NASA aims for late August test flight of giant moon rocket

NASA's Space Launch System rocket with the Orion spacecraft aboard at the Kennedy Space Center in Florida.
NASA’s Space Launch System rocket with the Orion spacecraft aboard rolls out of the Vehicle Assembly Building at the Kennedy Space Center in Cape Canaveral, Fla., for the first time in March.
(Aubrey Gemignani / Associated Press)

On the 53rd anniversary of the Apollo 11 lunar landing, NASA announced Wednesday that it’s shooting for a late August launch of its giant, new moon rocket.

NASA will attempt the more than monthlong lunar test flight with three mannequins — but no astronauts — as early as Aug. 29. There are two launch dates in early September before NASA would have to stand down for two weeks.

Jim Free, NASA’s associate administrator for exploration systems development, noted that the test flight begins “our Artemis program to go back to the moon.”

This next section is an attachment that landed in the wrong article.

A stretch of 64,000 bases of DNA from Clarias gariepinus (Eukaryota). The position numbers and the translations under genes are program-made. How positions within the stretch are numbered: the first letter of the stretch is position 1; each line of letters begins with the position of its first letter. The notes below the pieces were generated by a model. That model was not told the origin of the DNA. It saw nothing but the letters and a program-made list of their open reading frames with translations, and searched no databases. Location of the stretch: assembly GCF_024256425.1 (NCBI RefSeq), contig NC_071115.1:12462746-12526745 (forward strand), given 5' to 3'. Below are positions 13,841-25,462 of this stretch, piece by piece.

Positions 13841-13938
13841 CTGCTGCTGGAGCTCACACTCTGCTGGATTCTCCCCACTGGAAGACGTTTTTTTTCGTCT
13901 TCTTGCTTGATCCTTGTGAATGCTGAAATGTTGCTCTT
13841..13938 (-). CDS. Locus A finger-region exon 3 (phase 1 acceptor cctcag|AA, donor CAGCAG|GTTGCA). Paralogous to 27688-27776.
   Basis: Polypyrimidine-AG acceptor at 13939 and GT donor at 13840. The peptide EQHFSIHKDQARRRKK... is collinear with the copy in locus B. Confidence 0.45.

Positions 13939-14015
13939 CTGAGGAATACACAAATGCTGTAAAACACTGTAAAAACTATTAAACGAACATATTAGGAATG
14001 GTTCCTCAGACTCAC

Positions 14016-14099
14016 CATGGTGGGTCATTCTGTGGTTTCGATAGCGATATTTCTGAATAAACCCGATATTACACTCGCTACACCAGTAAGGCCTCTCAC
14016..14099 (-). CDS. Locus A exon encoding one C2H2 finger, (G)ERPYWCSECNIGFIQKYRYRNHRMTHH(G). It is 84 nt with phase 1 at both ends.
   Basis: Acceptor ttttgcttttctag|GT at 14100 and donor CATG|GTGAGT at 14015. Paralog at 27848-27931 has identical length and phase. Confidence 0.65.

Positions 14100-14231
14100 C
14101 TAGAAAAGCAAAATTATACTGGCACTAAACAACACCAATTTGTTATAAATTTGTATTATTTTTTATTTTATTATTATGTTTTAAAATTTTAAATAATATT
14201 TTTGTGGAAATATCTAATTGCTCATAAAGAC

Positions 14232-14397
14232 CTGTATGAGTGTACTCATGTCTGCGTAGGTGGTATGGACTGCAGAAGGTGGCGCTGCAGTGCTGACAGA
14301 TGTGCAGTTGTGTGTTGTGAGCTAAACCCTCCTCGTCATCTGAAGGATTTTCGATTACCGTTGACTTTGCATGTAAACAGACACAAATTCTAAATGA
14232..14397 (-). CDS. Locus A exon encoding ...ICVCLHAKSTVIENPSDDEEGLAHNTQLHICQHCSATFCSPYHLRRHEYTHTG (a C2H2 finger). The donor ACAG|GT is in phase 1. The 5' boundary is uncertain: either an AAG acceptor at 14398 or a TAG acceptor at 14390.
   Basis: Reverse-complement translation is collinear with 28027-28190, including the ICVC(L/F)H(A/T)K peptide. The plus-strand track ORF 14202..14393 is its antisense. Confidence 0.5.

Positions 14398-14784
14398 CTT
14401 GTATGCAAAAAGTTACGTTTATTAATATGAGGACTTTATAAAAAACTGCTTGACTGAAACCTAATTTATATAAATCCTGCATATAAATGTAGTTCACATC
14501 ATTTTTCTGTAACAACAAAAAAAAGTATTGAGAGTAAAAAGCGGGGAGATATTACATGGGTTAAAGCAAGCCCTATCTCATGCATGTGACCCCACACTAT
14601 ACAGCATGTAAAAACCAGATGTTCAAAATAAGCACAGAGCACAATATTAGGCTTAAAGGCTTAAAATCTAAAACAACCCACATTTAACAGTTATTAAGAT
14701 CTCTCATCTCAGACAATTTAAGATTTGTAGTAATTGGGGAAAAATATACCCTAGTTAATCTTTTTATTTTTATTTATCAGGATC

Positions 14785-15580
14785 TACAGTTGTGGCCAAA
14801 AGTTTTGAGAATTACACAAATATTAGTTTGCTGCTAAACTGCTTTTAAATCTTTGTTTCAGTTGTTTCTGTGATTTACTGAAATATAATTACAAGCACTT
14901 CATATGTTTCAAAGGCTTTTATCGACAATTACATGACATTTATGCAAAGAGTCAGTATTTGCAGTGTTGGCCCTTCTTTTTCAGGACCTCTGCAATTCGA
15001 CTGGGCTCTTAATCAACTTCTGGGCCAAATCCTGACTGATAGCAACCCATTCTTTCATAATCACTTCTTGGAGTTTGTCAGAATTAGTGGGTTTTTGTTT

The space agency’s new lunar program is named Artemis after Apollo’s twin sister in Greek mythology.

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The 30-story Space Launch System rocket and attached Orion capsule are currently in a hangar at Kennedy Space Center after repairs stemming from last month’s countdown test. Fuel leaks and other technical trouble cropped up during NASA’s repeated launch rehearsals at the pad.

NASA officials assured reporters Wednesday that the problems have been resolved and that testing is almost complete. But they cautioned the launch dates could slip, depending on the volatile Florida weather and issues that might arise before the rocket is supposed to return to the pad on Aug. 18.

“We’re going to be careful,” Free said.

At 322 feet (98 meters), the rocket and Orion capsule are taller than the Statue of Liberty.


If Orion’s trip to the moon and back goes well, astronauts could climb aboard in 2023 for a lunar loop-around. A crew could land in 2025.

Astronauts last explored the moon in 1972. The first of the 12 moonwalkers, Neil Armstrong and Buzz Aldrin, stepped onto the dusty gray surface on July 20, 1969, while Michael Collins orbited the moon.

The 92-year-old Aldrin, the sole survivor of the three, noted the anniversary in a tweet: “Neil, Michael & I were proud to represent America as we took those giant leaps for mankind. It was a moment which united the world and America’s finest hour.”